Search Results for ‘wotus’

POTUS reopens WOTUS

On Tuesday President Trump signed an executive order directing the Environmental Protection Agency to reopen the rulemaking process to reconsider its assertion of jurisdiction during the Obama years over large tracts of land remote from navigable water. “The regulation, known as the Waters of the U.S. rule, broadened the definition of the type of water body that would fall under EPA’s formidable clean water enforcement powers, making everything from streams to ditches and watering holes subject to the EPA’s and Army Corps of Engineers’ oversight.” [Washington Examiner; Jonathan Adler]

Good. This was an outrageous regulatory power grab. If Congress decides that it has some Constitutional authority to seize control over seasonal moist depressions on farmland, it should say so explicitly. And if it does, it might want to prepare to set aside large sums under the Fifth Amendment, which states that “private property [shall not] be taken for public use, without just compensation.”

“At least 32 states have sued to prevent the new regulations from taking effect, and the Sixth Federal Appeals Circuit Court stayed the new rules in October, 2016.” [Ronald Bailey, Reason] When you manage to tick off 32 states badly enough for them to sue, you might have gone out on a limb. More: AP, Jonathan Wood.

Environment roundup

  • California state agency in charge of Prop 65 enforcement seeks to effectively reverse judge’s recent ruling and exempt naturally occurring acrylamide levels in coffee from need for warning [Cal Biz Lit] Prop 65 listing mechanism requires listing of substances designated by a strictly private organization, spot the problem with that [WLF brief in Monsanto Co. v. Office of Environmental Health Hazard Assessment]
  • Yes, those proposals to ban plastic straws are a test run for broader plastic prohibitions [Christian Britschgi, Honolulu Star-Advertiser] Impact on disabled users, for whom metal, bamboo, and paper substitutes often don’t work as well [Allison Shoemaker, The Takeout] Surprising facts about fishing nets [Adam Minter, Bloomberg, earlier]
  • “A closely watched climate case is dismissed; Will the others survive?” [Daniel Fisher on dismissal of San Francisco, Oakland cases] Rhode Island files first state lawsuit, cheered by mass tort veteran Sen. Sheldon Whitehouse (D-R.I.) [Spencer Walrath/Energy in Depth, Mike Bastasch/Daily Caller]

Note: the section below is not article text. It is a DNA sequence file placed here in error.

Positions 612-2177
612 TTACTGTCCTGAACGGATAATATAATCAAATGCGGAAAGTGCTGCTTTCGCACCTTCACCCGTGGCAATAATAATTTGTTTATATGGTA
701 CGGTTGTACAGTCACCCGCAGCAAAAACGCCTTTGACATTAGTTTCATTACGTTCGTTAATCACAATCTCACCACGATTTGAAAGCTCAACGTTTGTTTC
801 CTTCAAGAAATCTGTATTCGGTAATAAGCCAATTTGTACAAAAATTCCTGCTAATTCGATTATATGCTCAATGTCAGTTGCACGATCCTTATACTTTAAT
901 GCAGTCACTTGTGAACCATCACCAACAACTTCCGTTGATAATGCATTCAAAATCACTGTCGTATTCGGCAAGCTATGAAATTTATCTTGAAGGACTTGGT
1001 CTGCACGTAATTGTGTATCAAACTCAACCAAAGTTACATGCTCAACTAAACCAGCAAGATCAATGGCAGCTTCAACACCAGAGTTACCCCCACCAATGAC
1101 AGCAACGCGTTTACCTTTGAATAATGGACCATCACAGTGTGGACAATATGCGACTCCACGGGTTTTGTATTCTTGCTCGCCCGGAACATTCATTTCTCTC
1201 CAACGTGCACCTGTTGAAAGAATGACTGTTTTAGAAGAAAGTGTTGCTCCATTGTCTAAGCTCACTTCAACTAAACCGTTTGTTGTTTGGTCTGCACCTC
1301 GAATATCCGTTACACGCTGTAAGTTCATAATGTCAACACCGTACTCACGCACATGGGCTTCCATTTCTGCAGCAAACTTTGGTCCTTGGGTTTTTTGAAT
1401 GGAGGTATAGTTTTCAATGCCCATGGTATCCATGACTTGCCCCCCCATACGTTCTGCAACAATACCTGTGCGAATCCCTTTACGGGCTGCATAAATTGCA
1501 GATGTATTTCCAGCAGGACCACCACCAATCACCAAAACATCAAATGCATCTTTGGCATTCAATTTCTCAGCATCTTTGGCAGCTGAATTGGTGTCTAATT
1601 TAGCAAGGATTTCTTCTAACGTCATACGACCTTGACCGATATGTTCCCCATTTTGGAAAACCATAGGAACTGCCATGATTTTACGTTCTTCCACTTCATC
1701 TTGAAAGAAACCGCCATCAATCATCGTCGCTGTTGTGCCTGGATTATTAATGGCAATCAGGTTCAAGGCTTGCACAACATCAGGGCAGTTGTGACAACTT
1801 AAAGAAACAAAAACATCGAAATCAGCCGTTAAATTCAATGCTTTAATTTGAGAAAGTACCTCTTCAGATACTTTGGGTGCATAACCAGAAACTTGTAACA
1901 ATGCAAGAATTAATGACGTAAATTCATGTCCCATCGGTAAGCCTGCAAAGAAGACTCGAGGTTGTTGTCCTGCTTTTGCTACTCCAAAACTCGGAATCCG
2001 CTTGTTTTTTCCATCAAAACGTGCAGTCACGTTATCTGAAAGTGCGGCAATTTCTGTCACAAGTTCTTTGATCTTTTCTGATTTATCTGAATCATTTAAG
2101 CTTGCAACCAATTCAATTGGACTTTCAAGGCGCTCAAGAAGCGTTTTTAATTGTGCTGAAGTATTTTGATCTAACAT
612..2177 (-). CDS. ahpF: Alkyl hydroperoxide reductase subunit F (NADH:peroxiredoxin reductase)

• Meanwhile back in Colorado: Denver Post, Gale Norton, other voices criticize Boulder, other municipal climate suits [Rebecca Simons, Energy in Depth, earlier here and here]
  • Waters of the United States: time to repeal and replace this unconstitutional rule [Jonathan Wood, The Hill, earlier on WOTUS]
  • “What you’re talking about is law enforcement for hire”: at least nine state AG offices “are looking to hire privately funded lawyers to work on environmental litigation through a foundation founded by” nationally ambitious billionaire and former NYC mayor Michael Bloomberg [Mike Bastasch]

Environment roundup

Land use and environment roundup

Environment roundup

  • Farmers were among leading opponents of 2015 WOTUS (Waters of the United States) rule, and for good reason [Lawrence A. Kogan, WLF, earlier]
  • “The Antiquities Act has become a tool for presidents to secure their legacies with special interests.” [Jonathan Wood/Reason, earlier] “State Officials Urge Local Consultation When Designating National Monuments” [Aileen Yeung, Western Wire, more]
  • West Hollywood imposes onerous exactions if you build multi-unit housing. Takings alert [Ilya Shapiro, David McDonald on Cato certiorari petition in case of 616 Croft Ave., LLC v. City of West Hollywood]
  • Random goofball’s letter to editor calls for violence against oil and gas workers. I wouldn’t mess with oil and gas workers, actually [Western Wire]